So the takeover targets resisted, and tragically, that’s when once-reputable blue-chip companies began adopting the same slimy methods as the crooks — using every trick in the book to run up the price of their stocks. What began as self-defense became de rigueur. Wall Street insisted that companies keep growing every quarter. So, using sharp pencils and efficacious erasers, they did. San Diego’s Peregrine Systems was one of the most egregious offenders — backdating contracts, drawing up fake sales, for example.
The government did its part to keep stocks zooming. It set up 401(k) and individual retirement accounts to make stocks more attractive. It handed out all kinds of tax breaks to corporations and loosened rules so companies could wring maximum advantage from offshore tax havens. The Federal Reserve kept money easy to facilitate financing. Not wanting to take away the punch bowl, the Securities and Exchange Commission stopped riding herd on major fraud.
On October 19 of 1987, stocks, which had been in a rowdy bull market, plunged by 22.6 percent. The next day, professionals worried that the whole global financial system would unravel. Suddenly, there was heavy buying of stock market futures contracts, pushing up the popular averages. Sophisticated observers knew that either the government or central bank was doing the buying or ordering big banks to do it. The stock market quickly recovered. Bingo! The government realized how easy it was to manipulate stocks. On March 18, 1988, President Reagan formed the Working Group on Financial Markets, which came to be known as the Plunge Protection Team. Its mission is hush-hush, but Wall Street insiders know it is the bulls’ quarterback.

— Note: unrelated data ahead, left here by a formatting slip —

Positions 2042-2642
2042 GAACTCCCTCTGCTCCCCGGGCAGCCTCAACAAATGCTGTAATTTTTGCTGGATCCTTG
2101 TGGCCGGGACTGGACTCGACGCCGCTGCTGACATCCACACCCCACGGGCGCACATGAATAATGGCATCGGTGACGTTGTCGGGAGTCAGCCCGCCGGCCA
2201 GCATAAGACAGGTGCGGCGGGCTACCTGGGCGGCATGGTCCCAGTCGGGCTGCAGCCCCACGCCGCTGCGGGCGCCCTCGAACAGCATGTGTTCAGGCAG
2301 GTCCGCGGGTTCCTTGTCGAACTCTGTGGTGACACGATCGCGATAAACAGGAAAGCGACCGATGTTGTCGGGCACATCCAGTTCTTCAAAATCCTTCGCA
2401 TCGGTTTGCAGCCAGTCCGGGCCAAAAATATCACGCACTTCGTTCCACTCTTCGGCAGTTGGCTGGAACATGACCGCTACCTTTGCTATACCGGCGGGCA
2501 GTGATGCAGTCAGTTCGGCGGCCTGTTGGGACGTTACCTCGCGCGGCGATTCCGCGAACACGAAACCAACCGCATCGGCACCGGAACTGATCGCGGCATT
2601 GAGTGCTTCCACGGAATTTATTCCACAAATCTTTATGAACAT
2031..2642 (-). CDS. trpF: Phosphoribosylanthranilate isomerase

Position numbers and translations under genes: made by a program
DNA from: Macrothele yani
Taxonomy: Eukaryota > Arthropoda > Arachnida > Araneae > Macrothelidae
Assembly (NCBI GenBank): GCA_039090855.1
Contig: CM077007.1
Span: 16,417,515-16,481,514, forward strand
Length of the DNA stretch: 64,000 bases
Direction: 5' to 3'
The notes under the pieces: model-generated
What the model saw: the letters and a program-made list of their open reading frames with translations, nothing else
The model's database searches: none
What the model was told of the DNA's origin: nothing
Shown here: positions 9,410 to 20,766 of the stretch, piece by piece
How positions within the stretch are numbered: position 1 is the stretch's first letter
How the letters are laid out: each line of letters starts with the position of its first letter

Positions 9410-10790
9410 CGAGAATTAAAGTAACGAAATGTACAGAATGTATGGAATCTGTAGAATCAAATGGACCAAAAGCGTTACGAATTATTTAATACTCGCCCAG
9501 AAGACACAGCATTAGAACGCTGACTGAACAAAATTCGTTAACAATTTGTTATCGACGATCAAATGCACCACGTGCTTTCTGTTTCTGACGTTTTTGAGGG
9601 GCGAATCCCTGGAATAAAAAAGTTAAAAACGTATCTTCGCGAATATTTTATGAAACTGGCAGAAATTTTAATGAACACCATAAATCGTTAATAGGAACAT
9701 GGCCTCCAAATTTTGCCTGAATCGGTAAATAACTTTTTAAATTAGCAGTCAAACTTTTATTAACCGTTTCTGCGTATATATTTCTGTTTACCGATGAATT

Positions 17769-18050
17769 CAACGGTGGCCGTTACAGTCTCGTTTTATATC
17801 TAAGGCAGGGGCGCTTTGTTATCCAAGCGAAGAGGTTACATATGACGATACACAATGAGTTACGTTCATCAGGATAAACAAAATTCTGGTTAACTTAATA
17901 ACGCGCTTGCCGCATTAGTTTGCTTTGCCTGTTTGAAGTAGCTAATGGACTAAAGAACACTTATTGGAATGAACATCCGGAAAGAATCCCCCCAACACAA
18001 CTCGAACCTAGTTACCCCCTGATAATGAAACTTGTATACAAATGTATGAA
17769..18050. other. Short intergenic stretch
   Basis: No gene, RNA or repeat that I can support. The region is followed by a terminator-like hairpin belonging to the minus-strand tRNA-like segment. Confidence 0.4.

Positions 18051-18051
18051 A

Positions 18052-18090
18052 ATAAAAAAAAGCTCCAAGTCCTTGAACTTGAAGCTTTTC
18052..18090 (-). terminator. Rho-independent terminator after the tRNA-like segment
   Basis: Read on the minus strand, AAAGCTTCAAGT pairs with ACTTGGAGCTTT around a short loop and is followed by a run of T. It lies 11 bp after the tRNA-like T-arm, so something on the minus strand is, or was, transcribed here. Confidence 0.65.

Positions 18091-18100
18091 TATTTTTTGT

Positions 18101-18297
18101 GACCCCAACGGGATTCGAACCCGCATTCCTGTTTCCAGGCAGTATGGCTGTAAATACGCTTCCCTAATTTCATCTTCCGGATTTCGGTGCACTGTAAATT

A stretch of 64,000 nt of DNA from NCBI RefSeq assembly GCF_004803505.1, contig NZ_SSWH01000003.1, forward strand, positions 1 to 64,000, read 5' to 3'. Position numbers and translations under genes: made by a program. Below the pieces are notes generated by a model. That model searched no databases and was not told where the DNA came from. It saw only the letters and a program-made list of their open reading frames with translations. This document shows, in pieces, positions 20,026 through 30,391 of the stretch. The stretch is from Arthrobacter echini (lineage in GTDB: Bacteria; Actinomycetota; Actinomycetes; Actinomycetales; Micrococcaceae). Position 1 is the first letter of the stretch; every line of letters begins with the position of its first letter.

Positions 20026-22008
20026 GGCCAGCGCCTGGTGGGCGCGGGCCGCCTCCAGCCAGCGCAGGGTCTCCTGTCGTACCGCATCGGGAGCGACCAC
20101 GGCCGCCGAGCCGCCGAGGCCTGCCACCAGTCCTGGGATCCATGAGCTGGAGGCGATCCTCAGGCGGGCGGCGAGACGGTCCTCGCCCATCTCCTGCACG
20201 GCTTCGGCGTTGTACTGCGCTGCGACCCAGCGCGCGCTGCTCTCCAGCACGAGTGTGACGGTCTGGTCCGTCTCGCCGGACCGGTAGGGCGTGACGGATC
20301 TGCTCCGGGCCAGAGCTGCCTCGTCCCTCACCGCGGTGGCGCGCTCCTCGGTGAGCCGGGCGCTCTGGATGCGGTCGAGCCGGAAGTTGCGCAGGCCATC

Financial consultants and stockbrokers picked up the signals. Individual investors were told to have 60 to 70 percent of their portfolios in stocks, instead of a more rational 30 to 45 percent. Ditto for pension funds, which should have known better. Companies told their employees to load up their 401(k) portfolios with stock mutual funds. Meanwhile, Wall Street cranked out all kinds of exotic and oft-inscrutable products that the public gobbled up and regulators ignored.
As debt exploded, so did profits. So the government encouraged excessive debt. On April 28, 2004, the Securities and Exchange Commission blithely decided to let major investment banks raise their debt levels to, say, 33 to 1: for every dollar of equity, a Wall Street firm could have a staggering $33 of debt or more — far, far more than was permitted under old net capital rules.
Stocks soared through the 1990s, basically on artificial levitation. But then came a bear market, a moderate recovery, and the bear market we are now in. One reason for the current unhappiness: the institutions that supposedly did the buying for the Plunge Protection Team — big Wall Street institutions — are now broke, in part because of the excessive debt that the securities commission let them have and in part because of complex derivatives that the government did not regulate.